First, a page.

Friday, November 7, 2014

A Little About Herb

Herbs are plants that are used for medicine, food, and other such purposes, and about a quarter of all flowering plants are herbs. The name "Herb" is a shortening of Herbert, of German origin. The name Herb does not refer to plant herbs-- this should be made clear.

Thursday, November 6, 2014

Enrollment Poem

A minute to seven;
The air is tense
As registration doth commence
Clicking swiftly o'er and o'er
The courses wished to enroll for

The hour strikes
The button's pressed
Loud ring the cries of those whose timing
Messed up all their schedule from the top
At least there still is add/drop/swap

Wednesday, November 5, 2014

Fall Fashion

There is much ado about fall fashion in many magazines, but this year, there's only one style I care about: the look and feel of holding a glove in a gloved hand while the other hand remains ungloved. I first noticed this when taking off a glove to use my keys, and since then, I can't get enough of walking around holding a glove while wearing a glove. There's a sense of purpose that comes from it; beyond that, the feeling is hard to describe.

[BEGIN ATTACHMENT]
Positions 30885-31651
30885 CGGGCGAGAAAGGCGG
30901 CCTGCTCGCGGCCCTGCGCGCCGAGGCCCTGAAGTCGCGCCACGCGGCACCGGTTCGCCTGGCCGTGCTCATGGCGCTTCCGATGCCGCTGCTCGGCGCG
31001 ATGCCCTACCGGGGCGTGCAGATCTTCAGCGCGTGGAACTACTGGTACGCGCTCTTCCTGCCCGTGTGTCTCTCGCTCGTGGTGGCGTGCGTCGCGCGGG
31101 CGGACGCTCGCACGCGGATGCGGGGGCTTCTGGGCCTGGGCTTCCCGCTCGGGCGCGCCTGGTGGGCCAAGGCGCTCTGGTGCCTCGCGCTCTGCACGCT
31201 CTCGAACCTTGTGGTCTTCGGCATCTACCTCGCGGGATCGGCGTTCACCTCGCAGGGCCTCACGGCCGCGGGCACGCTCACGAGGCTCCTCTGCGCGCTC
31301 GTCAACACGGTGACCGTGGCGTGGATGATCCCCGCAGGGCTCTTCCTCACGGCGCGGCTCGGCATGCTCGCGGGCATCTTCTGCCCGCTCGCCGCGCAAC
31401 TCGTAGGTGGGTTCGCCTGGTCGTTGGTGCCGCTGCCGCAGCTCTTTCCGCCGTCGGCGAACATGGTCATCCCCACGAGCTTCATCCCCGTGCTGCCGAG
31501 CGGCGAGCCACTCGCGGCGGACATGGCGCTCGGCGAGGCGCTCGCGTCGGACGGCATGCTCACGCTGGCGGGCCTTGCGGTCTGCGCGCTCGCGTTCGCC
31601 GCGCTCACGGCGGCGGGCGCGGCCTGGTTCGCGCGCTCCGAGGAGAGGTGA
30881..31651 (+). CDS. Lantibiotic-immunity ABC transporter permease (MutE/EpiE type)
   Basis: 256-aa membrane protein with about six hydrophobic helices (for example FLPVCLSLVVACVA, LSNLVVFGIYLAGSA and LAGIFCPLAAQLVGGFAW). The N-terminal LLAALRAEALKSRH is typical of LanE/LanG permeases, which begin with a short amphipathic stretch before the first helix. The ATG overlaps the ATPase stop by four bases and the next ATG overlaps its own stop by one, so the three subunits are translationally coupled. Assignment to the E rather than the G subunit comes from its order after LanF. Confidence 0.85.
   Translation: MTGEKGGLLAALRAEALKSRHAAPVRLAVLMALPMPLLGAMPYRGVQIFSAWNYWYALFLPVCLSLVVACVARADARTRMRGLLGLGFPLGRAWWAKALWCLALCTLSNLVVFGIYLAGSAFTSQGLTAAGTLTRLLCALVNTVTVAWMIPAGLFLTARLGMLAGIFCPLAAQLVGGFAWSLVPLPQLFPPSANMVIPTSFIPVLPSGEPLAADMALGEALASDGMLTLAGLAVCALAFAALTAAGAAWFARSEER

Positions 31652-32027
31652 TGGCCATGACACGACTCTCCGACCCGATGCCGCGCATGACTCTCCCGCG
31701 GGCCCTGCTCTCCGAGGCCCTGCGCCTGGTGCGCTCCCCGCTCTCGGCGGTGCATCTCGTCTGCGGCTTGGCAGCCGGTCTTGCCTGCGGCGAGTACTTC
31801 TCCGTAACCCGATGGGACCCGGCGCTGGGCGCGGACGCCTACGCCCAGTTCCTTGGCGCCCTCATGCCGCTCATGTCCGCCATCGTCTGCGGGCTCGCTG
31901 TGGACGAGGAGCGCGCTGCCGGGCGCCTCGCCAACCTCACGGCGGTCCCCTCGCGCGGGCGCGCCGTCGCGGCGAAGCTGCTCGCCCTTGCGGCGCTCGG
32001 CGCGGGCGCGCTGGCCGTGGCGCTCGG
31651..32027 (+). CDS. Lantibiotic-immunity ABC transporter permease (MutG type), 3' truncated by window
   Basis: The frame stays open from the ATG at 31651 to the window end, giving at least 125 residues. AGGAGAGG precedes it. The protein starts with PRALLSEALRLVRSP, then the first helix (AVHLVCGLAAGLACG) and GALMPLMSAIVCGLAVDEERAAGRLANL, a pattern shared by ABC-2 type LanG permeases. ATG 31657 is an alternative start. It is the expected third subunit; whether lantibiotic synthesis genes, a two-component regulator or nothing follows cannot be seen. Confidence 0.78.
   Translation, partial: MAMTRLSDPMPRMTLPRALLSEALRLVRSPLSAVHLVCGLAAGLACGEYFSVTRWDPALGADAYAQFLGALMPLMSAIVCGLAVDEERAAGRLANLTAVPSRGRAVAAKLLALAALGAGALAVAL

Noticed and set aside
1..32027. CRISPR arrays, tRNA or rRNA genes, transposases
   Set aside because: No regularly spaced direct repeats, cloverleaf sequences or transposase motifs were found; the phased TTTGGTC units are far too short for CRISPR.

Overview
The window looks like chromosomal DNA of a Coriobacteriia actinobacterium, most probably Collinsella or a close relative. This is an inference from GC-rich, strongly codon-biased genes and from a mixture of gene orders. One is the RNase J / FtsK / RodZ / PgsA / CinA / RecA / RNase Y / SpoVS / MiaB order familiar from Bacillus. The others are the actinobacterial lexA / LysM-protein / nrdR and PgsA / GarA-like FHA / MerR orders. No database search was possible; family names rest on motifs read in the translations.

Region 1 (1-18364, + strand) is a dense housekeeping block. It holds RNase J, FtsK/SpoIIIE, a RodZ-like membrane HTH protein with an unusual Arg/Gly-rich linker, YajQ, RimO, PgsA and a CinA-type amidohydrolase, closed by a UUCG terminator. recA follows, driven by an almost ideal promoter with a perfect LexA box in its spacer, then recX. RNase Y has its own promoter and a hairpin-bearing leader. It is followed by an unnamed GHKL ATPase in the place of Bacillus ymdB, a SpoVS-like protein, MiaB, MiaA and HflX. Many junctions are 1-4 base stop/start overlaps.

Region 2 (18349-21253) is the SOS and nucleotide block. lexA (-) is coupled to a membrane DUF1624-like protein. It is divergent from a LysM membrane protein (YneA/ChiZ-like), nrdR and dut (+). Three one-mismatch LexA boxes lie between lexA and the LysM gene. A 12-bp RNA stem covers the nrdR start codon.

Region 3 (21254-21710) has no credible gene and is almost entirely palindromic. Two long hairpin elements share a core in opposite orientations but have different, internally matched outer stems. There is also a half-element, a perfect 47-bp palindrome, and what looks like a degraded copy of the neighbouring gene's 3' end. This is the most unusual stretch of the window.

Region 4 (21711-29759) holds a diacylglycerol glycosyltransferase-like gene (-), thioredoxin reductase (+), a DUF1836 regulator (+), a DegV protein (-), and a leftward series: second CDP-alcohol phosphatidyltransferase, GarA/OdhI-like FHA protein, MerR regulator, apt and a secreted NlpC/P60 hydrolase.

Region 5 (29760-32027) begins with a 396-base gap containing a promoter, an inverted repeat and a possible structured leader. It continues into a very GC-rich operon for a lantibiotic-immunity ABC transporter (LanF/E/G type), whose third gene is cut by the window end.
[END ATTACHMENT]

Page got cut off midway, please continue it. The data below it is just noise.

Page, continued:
Tuesday, November 4, 2014

Screenshot of the Day: Deadlight

Good thing these people had their seatbelts buckled

Deadlight is a 2.5D platformer set in a zombie apocalypse. It's a great game to look at whether the player is being led through a series of narrow rooms and hallways or across an abandoned overpass. Both the player and the zombies are dark silhouettes against the bleakly colorful world. In more practical visual design, it's usually clear what can be jumped on and what can't, an important distinction to make in a a platformer.

Zombies are frightening in Deadlight because, while the player carries a large axe, a clever stamina system makes it difficult to fend off more than one or two zombies at once. It's thrilling to escape a room full of undead, leaping out a window to freedom at the last second.

Monday, November 3, 2014

Holiday Decorations

Halloween was, of course, on October 31st, and I was travelling through Decatur on Saturday, November 1st, and saw that every streetlight in downtown Decatur had a Christmas wreath around it. This kind of stuff just can't wait until Monday, much less after Thanksgiving.

The wreaths looked very nice, of course, but it makes one wonder: now that Halloween and Christmas are bumping elbows, which set of decorations wins out? I personally think its very difficult to make Halloween decorations look nice, but there certainly are infinite ways to make Christmas setups tacky as well.

In any case, if Christmas absorbs Halloween, there won't be any major holiday to combat it here earlier than the fourth of July.

Sunday, November 2, 2014

Cold Weather Poem

Alas for the days of the sunlight
The warm air and zephyrous breeze
Now enter the winter in cold night
The weather is thirty degrees

As truly as leaves fall from trees
It's likely that we will all freeze

But I'm sure it'll be all right